Pink spikes of flowers on the Chinese mint shrub
Elsholtzia stauntonii

Brand new this year. It started as a little 6 inch plant from Dancing Oaks Nursery and grew into this 2 foot blooming shrub just a few months later.

Pink flower spike on a Chinese mint shrub
Elsholtzia stauntonii

This one was labeled drought tolerant, and though it did wilt a few times, it immediately came back and looked fine after I watered it. So, same conditions as the Syrian acanthus as above, but much better results. No deer have munched it either. I think this one is a keeper.

This next area of the deer garden also had several plants that did well.

On the right, the upright spiky thing is rosemary. In the middle, is a California tree poppy that is overwhelming my Chilean sea holly (strappy leaves, bottom center), and on the far left is a Chilean cheese ball tree. All of these sailed through the drought and none have ever even been nibbled by deer. Let’s take a closer look at three of them.

White, ethereal flowers of California tree poppy
Romneya coulteri

I think it is impossible to take a bad photo of the flowers of California tree poppy (Romneya coulteri). The flowers are 6 inches across and lightly scented. Blooms July until frost. This plant is huge. About 7 feet tall.

Perfection - the flower of Romneya coulteri
Romneya coulteri

Unfortunately, the plant has gotten too big for this area. It’s a huge sprawly thing. I’ve tried moving chunks of it to other parts of the garden with no success. I am going to try again this fall. You have to excavate deep to get the roots, and even then they hate being transplanted. The flowers, though, are just so ethereal. Check out the detail of the golden yellow anthers that surround the stigma in the center of each flower.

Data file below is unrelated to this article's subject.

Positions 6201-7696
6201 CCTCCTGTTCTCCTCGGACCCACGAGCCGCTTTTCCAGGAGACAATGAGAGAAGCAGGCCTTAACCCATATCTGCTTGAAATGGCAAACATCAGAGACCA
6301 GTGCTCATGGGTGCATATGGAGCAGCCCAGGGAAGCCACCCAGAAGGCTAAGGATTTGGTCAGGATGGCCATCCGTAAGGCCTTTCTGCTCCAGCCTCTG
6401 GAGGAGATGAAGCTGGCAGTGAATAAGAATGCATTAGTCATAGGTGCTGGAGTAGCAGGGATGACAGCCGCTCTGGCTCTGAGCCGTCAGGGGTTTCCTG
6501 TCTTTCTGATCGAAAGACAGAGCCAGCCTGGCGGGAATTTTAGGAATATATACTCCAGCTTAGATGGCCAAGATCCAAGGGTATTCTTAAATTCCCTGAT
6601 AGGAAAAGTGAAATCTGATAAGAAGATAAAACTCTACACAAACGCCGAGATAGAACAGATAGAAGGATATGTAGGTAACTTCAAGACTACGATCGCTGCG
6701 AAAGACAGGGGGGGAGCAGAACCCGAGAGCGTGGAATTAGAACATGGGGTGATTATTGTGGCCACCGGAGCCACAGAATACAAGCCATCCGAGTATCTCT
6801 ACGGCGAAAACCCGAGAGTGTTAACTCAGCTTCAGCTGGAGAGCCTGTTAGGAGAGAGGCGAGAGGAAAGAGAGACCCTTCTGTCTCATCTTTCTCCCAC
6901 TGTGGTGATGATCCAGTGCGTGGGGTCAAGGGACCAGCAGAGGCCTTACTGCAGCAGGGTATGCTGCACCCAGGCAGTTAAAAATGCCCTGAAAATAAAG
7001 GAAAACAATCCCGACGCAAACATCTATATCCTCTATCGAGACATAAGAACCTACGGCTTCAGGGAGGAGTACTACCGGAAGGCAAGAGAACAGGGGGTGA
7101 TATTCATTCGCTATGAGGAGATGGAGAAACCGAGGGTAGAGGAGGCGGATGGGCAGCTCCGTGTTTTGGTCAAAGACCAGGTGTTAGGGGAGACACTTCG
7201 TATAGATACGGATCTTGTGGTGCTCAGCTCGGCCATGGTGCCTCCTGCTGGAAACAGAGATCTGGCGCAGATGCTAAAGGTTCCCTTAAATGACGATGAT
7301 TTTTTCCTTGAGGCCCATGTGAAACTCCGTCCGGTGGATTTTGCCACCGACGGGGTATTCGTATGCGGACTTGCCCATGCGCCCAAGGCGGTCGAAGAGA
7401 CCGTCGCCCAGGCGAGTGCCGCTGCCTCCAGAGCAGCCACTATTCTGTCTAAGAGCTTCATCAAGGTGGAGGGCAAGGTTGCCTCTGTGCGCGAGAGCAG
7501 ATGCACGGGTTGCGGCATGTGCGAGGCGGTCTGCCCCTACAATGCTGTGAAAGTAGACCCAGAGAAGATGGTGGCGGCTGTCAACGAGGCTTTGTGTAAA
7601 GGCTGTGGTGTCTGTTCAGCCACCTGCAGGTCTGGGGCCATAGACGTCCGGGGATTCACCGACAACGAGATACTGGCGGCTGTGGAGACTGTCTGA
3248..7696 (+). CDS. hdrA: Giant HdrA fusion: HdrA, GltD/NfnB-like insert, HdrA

Bright golden yellow anthers and stigma in a California tree poppy
Romneya coulteri

I mainly want to move the poppy because of my poor Chilean sea holly (Eryngium paniculatum) that is drowning underneath it.

Strappy green leaves of a Chilean sea holly
Eryngium paniculatum

Next year, I am going to be more judicious in cutting the poppy back harder throughout the growing season so that it isn’t quite so gigantic.

And what about those Chilean cheese balls?!?!?!

Cheese ball bush - orange balls on Buddleia globosa
Buddleia globosa

Well, not quite. The more common name is orange ball tree (Buddleia globosa), but they do look somewhat like cheese balls too. I just thought orange ball tree sounds so underwhelming. This is a large, drought tolerant, evergreen shrub that flowers in June. Sort of a one-hit wonder, it blooms once and then fades into the background. I was a little surprised to see many brown and greenish yellow leaves on it this year caused by the heat and drought. Normally, this is a much greener plant.

Drought stressed leaves on Buddleia globosa
Buddleia globosa

But, all the new leaves are looking fine. I ended up only watering it once or twice this summer.

New leaves of Buddleia globosa
Buddleia globosa

Still a few more plants in the deer garden that I want to highlight next time. The real heat and drought tolerant winners for me out of this post were the rue, the Chinese mint shrub, the California tree poppy, and the Chilean sea holly.